Why we No Longer Supports Fixed Cost Projects

That’s right, its a joyous day at Space Chimp. After much debate and consideration we have decided to no longer support fixed cost project requirements. We hope our clients and future customers will find the move provides a more efficient, transparent and fair solution to project billing.

We understand the desire and appeal of fixed cost projects. They provide the client with a set cost that fits neatly into corporate budgeting. However, we believe the cons far outweigh this singular pro for both the client and the agency.

Its Bad For the Client

#1 Bloated costs

What many agency clients may not know is that agencies have to present bloated fixed cost budgets to account for hidden requirements that may or may not exist. Often times you are paying for hours that are never used.

#2 Cutting Corners

On the other hand, you may get lucky and the agency underbids the project. Before you celebrate, usually in these cases, the agency starts trying to find ways to cut corner so they don’t lose money on the project. The agency could also ask for more money but then what was the point of having a fixed cost project? Either way, its a lose lose situation.

#3 Hidden Fees

Usually, fixed cost projects have safe stops built in by the agency to ensure the project hours don’t far outstretch the scoped hours. For example, many agency will limit the number of revisions. Additional revisions come at an additional cost. Once again, defeating the point of a fixed cost project. Also, things that fall out of the scope will be billed additionally.

Its Bad for the Agency

#1 Underbidding

Underbidding a project for an agency is a nightmare. No company wants to lose money. Thus, you’re faced with three options:

  • Suck it up and lose money
  • Ask the client for more money and risk straining the relationship and possibly destroying it
  • Cut corners to try to salvage a profit

As you can see, there are no good options.

#2 Scoping instead of building

At some point as an agency you get swamped scoping projects and making assumptions on a projects cost. With all the challenges actually scoping projects correctly we asked ourselves is it really worth it? Especially, when the cost model is so flawed.

Scoping a project in itself is flawed. At least when you’re building a house your building it on a set blueprint. Many project Request for Proposals (RFP) ask you to imagine the final product and then guess how much it would cost to build said imaginary item. How could one possibly do this with any sort of reasonable accuracy? The truth is – agencies can’t really and we simply refuse to go along with this practice just because the others before us have done so.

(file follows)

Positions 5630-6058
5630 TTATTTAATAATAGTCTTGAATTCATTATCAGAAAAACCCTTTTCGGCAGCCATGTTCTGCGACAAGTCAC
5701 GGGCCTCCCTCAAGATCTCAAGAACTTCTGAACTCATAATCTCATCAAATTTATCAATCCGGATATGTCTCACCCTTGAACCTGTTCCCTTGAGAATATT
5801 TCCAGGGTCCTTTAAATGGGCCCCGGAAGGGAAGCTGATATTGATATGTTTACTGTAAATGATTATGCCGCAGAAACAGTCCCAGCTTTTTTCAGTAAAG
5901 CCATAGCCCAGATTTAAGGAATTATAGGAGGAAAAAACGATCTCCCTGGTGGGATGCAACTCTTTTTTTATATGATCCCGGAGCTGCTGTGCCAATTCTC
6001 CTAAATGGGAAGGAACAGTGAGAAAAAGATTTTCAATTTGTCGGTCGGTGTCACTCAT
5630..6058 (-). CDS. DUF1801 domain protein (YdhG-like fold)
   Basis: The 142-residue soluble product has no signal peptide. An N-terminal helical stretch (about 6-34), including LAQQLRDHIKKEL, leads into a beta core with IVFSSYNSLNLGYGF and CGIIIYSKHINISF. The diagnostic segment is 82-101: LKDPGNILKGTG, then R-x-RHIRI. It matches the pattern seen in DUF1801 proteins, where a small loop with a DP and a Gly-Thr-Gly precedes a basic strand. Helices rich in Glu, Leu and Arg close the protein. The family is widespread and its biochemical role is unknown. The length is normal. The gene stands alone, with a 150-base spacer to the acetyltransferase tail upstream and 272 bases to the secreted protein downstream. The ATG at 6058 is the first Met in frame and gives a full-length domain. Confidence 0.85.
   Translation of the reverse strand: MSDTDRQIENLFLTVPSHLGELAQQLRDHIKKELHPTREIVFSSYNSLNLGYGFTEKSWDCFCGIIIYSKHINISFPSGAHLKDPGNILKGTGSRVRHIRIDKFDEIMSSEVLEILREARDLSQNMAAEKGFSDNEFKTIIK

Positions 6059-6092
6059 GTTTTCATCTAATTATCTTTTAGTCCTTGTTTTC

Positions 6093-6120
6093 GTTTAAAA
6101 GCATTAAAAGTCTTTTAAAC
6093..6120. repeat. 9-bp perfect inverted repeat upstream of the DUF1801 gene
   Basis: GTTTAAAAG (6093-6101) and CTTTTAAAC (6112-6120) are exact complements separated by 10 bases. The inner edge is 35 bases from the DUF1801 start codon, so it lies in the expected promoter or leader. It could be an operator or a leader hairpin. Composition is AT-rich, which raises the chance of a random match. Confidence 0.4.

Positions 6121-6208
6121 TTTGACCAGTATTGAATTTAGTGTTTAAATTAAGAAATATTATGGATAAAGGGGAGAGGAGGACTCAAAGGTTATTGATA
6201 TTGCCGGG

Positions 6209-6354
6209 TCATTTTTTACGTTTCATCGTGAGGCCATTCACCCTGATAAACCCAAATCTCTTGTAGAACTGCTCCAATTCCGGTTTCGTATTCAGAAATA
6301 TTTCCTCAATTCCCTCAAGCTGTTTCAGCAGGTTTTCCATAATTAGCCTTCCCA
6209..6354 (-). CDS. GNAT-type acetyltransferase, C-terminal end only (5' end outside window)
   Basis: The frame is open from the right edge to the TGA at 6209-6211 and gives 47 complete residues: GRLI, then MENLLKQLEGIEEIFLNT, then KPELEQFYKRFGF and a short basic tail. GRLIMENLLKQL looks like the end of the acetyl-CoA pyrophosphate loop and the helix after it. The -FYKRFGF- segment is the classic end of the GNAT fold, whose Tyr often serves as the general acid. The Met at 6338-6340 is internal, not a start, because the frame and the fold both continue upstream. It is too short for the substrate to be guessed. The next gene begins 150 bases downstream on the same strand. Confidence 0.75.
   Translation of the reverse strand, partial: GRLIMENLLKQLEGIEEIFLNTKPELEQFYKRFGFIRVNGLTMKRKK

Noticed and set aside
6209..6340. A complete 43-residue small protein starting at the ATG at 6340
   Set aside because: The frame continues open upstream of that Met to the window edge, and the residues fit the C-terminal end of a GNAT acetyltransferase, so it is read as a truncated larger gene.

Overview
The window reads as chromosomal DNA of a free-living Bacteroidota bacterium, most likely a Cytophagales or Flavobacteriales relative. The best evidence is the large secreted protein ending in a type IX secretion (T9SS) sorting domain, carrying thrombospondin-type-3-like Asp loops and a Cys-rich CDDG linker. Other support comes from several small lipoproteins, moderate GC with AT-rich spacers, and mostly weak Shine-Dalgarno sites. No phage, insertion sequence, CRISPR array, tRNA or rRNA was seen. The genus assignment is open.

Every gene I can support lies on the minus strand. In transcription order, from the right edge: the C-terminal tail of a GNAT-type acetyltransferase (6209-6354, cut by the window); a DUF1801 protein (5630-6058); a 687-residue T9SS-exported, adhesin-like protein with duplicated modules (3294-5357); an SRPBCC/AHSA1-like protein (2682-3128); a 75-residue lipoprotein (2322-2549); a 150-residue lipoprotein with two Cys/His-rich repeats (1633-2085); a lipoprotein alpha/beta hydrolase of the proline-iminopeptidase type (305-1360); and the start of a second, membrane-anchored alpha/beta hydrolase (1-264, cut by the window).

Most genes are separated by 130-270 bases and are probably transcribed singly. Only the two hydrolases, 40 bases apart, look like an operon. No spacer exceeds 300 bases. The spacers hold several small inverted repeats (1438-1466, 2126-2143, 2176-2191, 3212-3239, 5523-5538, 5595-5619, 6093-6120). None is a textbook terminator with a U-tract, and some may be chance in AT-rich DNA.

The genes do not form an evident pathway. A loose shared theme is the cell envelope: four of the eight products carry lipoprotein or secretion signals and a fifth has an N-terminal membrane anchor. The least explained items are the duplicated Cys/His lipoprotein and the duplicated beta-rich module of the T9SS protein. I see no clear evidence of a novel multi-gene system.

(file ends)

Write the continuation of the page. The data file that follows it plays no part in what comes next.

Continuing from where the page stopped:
#3 Tracking revisions

What’s a revision? What’s not a revision? What’s billable hours and what’s not billable?It’s a conversation you may have had. In the end, its a waste of time and simply strains the relationship between the agency and client.

Superior Project Billing Models

Billing by the hour

Billing by the hour and being 100% transparent with your billing in real-time is by far superior to fixed cost projects which leaves you with overpaying and arguing about costs.

Benefits of Billing by the Hour

  • No long term contracts
  • Pay as you go
  • No bloated project budgets
  • Flexibility to change the project scope
  • More building, less scoping

Concerns You May Have

There’s no plan – Let’s be clear, billing hourly doesn’t mean starting a project with no sort of plan and idea of cost. We always provide an estimate for the project and timeline. We’re just less worried about changes in the scope and revisions and more worried about building you something amazing.

Being Truthful – Some may be concerned about being cheated by an agency billing for more hours then they spent. Once again, if the agency is 100% transparent with there time tracking – there shouldn’t be any concern. More importantly, if you don’t trust your agency to track there hours fairly, you definitely have the wrong agency.

To learn more about our pricing models – contact us.

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